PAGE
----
A native of Greece, Papadopoulos lives in LaGrangeville. He is the immediate past medical director of the Health Quest Oncology service line and he also chaired the cancer committee at Vassar Brothers and Putnam Hospital Center for many years. He received his medical degree from Aristotelian University of Thessaloniki in Greece, and completed his residency at the University of Kansas Medical Center. He is also board certified in Connecticut.

From Saugerties, Smith previously served as the chief of the Division of Radiation Oncology at Schenectady Radiation Oncology. He earned his medical degree from the University of Rochester School of Medicine, and went on to complete his residency in therapeutic radiology at Yale-New Haven Hospital in Connecticut.

Torres, a Poughkeepsie local, most recently served as the chairman of the cancer program at Benedictine Hospital in Kingston. He received his medical degree and completed his residency in radiation oncology from the Health Science Center at the State University of New York.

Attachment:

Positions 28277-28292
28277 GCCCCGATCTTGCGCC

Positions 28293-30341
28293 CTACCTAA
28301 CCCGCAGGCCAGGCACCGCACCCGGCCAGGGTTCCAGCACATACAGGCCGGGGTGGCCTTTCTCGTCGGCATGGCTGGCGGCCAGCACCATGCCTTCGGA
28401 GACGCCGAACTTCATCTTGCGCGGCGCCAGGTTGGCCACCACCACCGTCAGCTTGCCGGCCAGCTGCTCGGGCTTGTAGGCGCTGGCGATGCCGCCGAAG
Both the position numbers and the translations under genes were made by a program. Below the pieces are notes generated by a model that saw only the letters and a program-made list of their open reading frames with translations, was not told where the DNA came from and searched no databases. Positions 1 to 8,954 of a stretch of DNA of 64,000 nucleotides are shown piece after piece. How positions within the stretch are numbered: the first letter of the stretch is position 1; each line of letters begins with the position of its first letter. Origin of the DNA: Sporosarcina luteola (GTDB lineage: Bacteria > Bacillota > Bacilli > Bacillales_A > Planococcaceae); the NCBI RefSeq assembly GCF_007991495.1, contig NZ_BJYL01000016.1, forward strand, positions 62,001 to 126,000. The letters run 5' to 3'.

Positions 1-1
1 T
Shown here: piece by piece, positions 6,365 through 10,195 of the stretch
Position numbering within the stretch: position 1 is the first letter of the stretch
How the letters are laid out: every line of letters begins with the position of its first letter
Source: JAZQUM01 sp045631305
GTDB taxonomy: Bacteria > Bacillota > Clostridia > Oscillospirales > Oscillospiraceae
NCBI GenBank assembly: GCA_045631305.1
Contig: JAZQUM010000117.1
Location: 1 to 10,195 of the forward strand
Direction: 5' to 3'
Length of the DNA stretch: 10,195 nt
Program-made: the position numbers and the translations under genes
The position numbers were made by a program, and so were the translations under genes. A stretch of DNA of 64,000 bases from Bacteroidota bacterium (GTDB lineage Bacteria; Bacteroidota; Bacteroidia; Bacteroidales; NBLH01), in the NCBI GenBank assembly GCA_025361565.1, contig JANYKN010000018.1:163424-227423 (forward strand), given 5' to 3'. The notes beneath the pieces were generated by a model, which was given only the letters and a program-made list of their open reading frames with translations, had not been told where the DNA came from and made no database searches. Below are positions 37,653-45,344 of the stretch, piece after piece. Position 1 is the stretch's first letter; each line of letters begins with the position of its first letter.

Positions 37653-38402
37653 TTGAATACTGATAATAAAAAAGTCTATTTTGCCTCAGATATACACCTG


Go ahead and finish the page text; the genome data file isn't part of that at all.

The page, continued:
Visit www.healthquest.org/cancer for more information.

 


Orange Regional Medical Center and Little Red Hats raise awareness for congenital heart defects

TOWN OF WALLKILL (February 20) – Orange Regional Medical Center is partnering with the American Heart Association (AHA), in connection with The Children’s Heart Foundation, for the “Little Hats, Big Hearts” program during February/American Heart Month to help raise awareness for congenital heart defects, the most common type of birth defect in the country.

Every baby born at Orange Regional during February is receiving a little red hat.